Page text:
all of that is also covered by our third right: our right to pursuit of happiness which which was in its purest form, our right to a fair pursuit of property and financial success. Neither of those can be accomplished with unfair labour laws.

Incidentally, that last bit also applies to marriage, since marriage is essentially an agreement that extends to the right to jointly 'pursue' or maintain financial resources.

(but, with this response is the caveat again that i'm no poli. sci person. this is just my crude interpretation of what i think the gov't's role should be when it comes to the constitution).

... i hope that made sense?

4/06/2005 02:47:00 PM  
Blogger Elinor said...

It absolutely does make sense, but it belies statements like "the government has no business impeding our right to create those contracts freely amongst ourselves in the private sphere." Because clearly the government DOES have business impeding some private contracts between individuals, and it can stop agreements that it would consider to endanger the public health, etc. There are laws in most cities that say you can't set up a strip club next to an elementary school, and so on.

I tend to look at the same-sex marriage debate from a slightly different angle, for that reason.

4/07/2005 11:01:00 AM  
Blogger Jenn said...

I suppose you're right -- I probably should've qualified that statement with: so long as no other Constitutional rights are being impeded, the government has no business yada yada yada... "

thanks for pointing that out!

4/07/2005 11:54:00 AM  
Blogger James said...

I don't buy the argument that governmental imposition in private contracts can be used to justify federal antagonism towards gay marriage. The motivations of the public will of the body politic - the government - must be considered anytime the government asserts influence or dominion over interactions in the private sphere.

If the government "DOES have business impeding some private contracts between individuals", even going so far as to terminate agreements that it deems antagonistic to public health, that that impediment should not occur based on the subjective cultural or moral motivations of any faction of the governed populace. To impede gay marriage using the same theory as Elinor's allusions to workplace safety and/or public health concerns, one has to assert that gay marriage endangers the public health in some continuous, omnipresent manner, just by existing.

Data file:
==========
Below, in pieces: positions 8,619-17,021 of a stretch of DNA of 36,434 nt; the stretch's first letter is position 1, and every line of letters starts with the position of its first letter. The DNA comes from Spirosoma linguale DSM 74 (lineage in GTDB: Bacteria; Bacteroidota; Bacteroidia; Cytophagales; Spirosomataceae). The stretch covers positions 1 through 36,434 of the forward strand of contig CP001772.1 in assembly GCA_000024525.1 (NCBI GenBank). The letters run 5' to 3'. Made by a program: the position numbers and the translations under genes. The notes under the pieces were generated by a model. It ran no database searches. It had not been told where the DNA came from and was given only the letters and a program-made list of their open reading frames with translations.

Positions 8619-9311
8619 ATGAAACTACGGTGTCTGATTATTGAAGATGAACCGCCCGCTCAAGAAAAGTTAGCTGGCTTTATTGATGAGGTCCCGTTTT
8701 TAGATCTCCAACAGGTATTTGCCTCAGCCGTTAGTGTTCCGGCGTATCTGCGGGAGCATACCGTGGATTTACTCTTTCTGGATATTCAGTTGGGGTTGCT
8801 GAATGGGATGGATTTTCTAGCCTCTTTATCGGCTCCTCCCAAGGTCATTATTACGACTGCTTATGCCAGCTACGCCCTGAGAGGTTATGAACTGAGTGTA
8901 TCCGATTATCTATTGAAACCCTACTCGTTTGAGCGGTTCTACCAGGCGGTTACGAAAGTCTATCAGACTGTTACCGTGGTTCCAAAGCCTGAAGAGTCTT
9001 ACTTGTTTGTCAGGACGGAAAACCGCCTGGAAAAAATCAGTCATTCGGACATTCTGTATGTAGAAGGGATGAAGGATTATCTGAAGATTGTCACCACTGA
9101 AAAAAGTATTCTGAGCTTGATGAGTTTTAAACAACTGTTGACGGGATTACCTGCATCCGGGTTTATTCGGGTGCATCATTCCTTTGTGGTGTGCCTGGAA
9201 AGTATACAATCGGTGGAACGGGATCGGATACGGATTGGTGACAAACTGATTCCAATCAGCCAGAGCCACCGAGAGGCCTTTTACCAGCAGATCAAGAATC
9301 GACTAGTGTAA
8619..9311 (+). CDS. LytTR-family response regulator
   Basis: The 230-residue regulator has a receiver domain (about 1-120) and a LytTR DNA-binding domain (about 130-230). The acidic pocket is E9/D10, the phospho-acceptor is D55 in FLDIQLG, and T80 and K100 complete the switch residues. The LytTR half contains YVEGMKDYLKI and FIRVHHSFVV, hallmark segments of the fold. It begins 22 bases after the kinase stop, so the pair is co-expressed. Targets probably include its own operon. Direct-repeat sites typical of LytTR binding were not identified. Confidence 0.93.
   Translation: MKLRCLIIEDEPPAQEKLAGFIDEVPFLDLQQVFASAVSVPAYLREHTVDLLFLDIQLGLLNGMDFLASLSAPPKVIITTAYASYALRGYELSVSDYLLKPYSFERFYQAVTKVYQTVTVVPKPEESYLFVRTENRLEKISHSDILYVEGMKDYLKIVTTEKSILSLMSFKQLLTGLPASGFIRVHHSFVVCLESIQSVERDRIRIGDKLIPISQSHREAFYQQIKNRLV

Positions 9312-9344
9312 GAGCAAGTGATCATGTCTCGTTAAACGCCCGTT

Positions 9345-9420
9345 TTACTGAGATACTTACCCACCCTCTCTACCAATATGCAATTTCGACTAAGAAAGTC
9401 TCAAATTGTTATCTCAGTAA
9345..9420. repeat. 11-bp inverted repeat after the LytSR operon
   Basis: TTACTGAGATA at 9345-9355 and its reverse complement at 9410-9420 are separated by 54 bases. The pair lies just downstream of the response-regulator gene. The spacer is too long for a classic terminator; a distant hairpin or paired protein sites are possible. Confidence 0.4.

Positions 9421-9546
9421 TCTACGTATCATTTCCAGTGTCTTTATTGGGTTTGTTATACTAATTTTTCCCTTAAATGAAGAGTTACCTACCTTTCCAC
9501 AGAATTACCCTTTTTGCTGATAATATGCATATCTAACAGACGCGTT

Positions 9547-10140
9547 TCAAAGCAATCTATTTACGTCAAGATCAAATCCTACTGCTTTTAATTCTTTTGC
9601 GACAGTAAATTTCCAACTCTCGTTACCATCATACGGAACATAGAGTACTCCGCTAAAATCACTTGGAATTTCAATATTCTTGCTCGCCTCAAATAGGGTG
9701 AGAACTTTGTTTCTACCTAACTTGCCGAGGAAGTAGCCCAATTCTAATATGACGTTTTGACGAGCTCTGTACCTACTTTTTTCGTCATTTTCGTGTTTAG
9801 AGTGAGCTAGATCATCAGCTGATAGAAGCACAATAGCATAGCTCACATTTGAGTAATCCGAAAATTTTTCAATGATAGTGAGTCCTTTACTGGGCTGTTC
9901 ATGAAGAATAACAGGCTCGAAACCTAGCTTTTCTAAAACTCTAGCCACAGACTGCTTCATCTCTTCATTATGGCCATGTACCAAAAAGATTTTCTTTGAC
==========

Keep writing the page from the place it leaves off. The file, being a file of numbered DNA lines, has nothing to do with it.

Gay marriage isn't social toxic waste.

Obscenity laws that prevent strip joints from co-existing beside elementary schools exist because of local mores concerning the possible exposure of salacious material to youth - a totally subjective concern applied in different ways by different localities. When the federal government, in an effort to pander to the subjective cultural or religious perspectives of a particular faction of the body politic, attempts to pass legislation that denies the rights of individuals to enter into private contracts on the basis of subjective cultural or religious concerns, the government sacrifices equal application of its statutes to all of its citizens, and legalizes separate and unequal treatment, violating the Fourteenth Amendment.

Gay marriage isn't pornography. Gay marriage presents no public medical nightmare. The federal government has no need to intervene to outlaw same-sex marriage contracts, simply on the basis of sexual orientation classification. Loving v. Virginia (1967) found unconstitutional Virginia's statutes preventing interracial marriage, and any statutes preventing same-sex marriage would have to combat this sensible and needed precedent. The government has a high standard to uphold before it can intervene into private contracts using purely subjective motivations.

4/07/2005 04:43:00 PM  
Anonymous Anonymous said...

thanks for replying to my earlier comment. that does indeed make sense, and the points you raise with elinor are good ones too.

but i was wondering just how far this sense of marriage as just a contract extends? what about a father and his daughter? what if that daughter is under 18 (but has her father's permission)?

4/07/2005 07:27:00 PM  
Blogger James said...